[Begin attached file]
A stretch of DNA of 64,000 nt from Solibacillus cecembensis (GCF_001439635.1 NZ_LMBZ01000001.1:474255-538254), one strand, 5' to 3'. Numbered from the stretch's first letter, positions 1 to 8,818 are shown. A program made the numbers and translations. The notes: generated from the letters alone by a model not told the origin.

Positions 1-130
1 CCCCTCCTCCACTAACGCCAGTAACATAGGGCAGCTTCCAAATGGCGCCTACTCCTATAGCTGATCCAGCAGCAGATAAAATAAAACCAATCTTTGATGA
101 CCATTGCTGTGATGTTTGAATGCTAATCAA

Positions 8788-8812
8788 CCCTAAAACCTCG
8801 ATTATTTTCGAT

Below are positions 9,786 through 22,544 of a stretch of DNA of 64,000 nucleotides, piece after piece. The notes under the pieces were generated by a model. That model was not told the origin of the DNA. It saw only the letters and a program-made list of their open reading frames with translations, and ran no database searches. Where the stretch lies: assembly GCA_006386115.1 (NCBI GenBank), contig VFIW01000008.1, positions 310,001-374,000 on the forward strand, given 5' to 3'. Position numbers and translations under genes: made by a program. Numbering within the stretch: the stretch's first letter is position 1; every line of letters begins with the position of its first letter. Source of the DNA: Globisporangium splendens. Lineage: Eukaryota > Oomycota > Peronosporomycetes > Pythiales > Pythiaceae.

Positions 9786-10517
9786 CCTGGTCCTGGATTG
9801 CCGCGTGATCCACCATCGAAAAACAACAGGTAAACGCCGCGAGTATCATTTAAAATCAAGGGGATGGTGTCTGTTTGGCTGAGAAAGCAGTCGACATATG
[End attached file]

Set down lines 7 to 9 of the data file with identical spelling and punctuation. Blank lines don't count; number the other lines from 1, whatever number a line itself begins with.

8801 ATTATTTTCGAT

Below are positions 9,786 through 22,544 of a stretch of DNA of 64,000 nucleotides, piece after piece. The notes under the pieces were generated by a model. That model was not told the origin of the DNA. It saw only the letters and a program-made list of their open reading frames with translations, and ran no database searches. Where the stretch lies: assembly GCA_006386115.1 (NCBI GenBank), contig VFIW01000008.1, positions 310,001-374,000 on the forward strand, given 5' to 3'. Position numbers and translations under genes: made by a program. Numbering within the stretch: the stretch's first letter is position 1; every line of letters begins with the position of its first letter. Source of the DNA: Globisporangium splendens. Lineage: Eukaryota > Oomycota > Peronosporomycetes > Pythiales > Pythiaceae.

Positions 9786-10517